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What to expect when you're expecting

Pregnancy can mean the beginning of a new stage in your life – a stage which can bring joy, excitement and usually some challenges and adjustments. We chatted with Donna Mansell from Mother Nurture and have put together a few things that you need to know and do before bub arrives.
 

  Things to start buying for your baby.


For some soon-to-be parents, the idea of walking into a baby store gives you the same heart palpations as the Boxing Day sales! They can be overwhelming not only financially, but also in terms of determining the best product for this precious little person.

Firstly it is important to understand that the only thing that is moderated for babies is prams, car seats and cots! Yep - that’s it.

It’s best to start with these basics:

  • Pram
  • Cot
  • Change table
  • Bassinette
  • Car seat

These tend to be your more expensive items and in some cases are not always in stock, so they may need to be ordered in.

Make sure you do your research. Read up on the ratings that someone like Choice would do on products. If you’re still unsure about the quality or function of something, try it out. Yes, try and fit that pram into your boot before you buy it! 

Remember these days’ shops are open every day and your baby is a simple creature that really just needs somewhere safe to sleep, something to eat and your love.
 

  Morning sickness


What a term ‘morning sickness’. It should really be called ‘all day sickness’. This is a common problem affecting many soon-to-be mums in the first three to four months of pregnancy and is due to the hormone changes of pregnancy and the organ movement as the uterus moves out of the pelvis.

Here are a few tips to help you get through the day (or night):

  • Eat small frequent meals, and sip water or even cordial with a straw. This will hopefully stop your tummy getting really full and help you keep a small amount of food and fluid down, as well as keeping your sugar levels stable.
  • Seek help from your GP or Obstetrician if you’re finding it hard to cope with day to day life, including work.
  • Take vitamin B6, ginger and peppermint. 
  • Natural therapies such as acupressure and acupuncture have also been shown to improve symptoms for pregnant mums.
  • Try and slow down. Don’t feel bad about saying no to social functions, especially if they are at the bar or a fragrant restaurant – the smell will make you dry reach in the carpark!

Get used to your new life and enjoy the ride. Nothing is forever and you will be back feeling great and looking like that glowing pregnant mumma in no time!
 

   Stretch marks


Every woman wishes for a healthy baby, glowing skin and no stretch marks!

However, this is very much in the hands of your genes and not a fancy cream. It’s amazing what some products say they will do.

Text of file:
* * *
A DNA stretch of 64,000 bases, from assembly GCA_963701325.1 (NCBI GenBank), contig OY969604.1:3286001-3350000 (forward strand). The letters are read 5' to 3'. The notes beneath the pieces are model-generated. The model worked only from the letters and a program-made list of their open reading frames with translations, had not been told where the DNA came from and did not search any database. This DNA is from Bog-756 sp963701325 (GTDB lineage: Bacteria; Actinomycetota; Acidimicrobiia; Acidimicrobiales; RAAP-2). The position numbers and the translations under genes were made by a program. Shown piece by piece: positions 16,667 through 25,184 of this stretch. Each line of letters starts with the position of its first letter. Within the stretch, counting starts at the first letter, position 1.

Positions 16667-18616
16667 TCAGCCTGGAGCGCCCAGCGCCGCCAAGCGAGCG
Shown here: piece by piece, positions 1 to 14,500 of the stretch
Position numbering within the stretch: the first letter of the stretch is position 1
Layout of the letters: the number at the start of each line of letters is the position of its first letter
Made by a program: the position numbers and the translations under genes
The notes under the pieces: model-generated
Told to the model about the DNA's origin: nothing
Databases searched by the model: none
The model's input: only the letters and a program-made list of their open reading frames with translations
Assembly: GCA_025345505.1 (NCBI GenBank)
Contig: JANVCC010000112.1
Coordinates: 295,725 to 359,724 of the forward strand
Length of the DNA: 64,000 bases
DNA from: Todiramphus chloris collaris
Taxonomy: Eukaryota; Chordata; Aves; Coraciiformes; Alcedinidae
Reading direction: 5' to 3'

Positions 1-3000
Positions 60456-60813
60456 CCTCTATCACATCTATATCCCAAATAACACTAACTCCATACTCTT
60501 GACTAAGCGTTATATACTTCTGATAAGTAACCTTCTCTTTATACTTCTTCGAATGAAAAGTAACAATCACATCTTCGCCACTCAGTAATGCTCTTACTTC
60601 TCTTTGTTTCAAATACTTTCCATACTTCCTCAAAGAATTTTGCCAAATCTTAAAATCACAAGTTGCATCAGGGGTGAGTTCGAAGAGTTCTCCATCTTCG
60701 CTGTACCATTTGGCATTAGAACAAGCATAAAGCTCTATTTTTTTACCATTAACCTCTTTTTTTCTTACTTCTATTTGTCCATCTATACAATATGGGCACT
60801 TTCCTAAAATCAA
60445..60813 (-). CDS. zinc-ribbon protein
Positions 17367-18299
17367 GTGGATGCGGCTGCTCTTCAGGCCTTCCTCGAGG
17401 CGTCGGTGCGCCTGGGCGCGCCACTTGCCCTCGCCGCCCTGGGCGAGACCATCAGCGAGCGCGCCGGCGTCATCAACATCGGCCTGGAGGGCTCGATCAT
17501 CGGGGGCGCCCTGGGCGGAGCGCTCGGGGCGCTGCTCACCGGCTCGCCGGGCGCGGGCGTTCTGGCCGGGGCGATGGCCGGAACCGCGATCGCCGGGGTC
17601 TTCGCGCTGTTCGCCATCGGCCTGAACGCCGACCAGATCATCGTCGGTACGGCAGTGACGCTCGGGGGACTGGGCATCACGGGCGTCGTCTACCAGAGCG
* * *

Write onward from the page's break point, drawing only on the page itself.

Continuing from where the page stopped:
Ask your mum if she got stretch marks, and if she says ‘YES’ then sorry but there. The stretch marks are actually caused by your skin stretching too quickly and the small fibres in your skin tearing.

So save those big bucks ladies. Buy yourself some new shoes and get a bottle of sorbolene or some almond oil, and enjoy growing that beautiful bump. Love your body for what it can do and not the physical changes. Your stretch marks are forever a sign of how your little one came from you.
 

   What to eat during pregnancy


The first thing that many soon to be mums hear is all the things that they can’t do. You can’t eat that, you can’t do that anymore and are you sure that is ok?

It’s often confusing for soon-to-be mums, and getting straight information can be hard to access.

Here are a few guidelines to help keep your nutrition on track and your little one safe:

  • Be careful of high bacteria foods. This is because of one nasty bug called listeria, that can transfer to your baby and can cause some changes in development and growth. Listeria is found in contaminated food more so high-risk foods like, ready to eat chilled foods, cold deli meats and soft cheeses. 
  • Limit your caffeine to 3 serves a day. Remember that it’s not just coffee that you need to be wary of. Tea, chocolate and most soft drinks have caffeine in them.
  • Maintain a healthy balanced diet by following the Australian Guide to Healthy Eating. There is no need to eat for two even though at times you might feel you crave foods from certain food groups. This is normally because your baby needs that boost of nutrients for growth.
  • Avoid smoking and alcohol
  • Limit your intake of fish. This is due to the high amounts of mercury which can be harmful to your baby. This includes shark, marlin and broadbill.

Remember balance is the key for both you and your baby. One chocolate donut is OK but not every day.


There’s already so much to think about throughout your pregnancy - you don’t want to be worrying whether you have the right health cover too. 

Ideally, you should talk to your health insurer before you are thinking about trying to have a baby. There are usually waiting periods that will apply before you can claim for pregnancy so it’s best to get all of that information upfront so you can make the most informed decision for your circumstances. 

 

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Like to know more?

Call Health Partners on 1300 113 113
or 1800 182 322 if you are outside the Adelaide metropolitan area or interstate.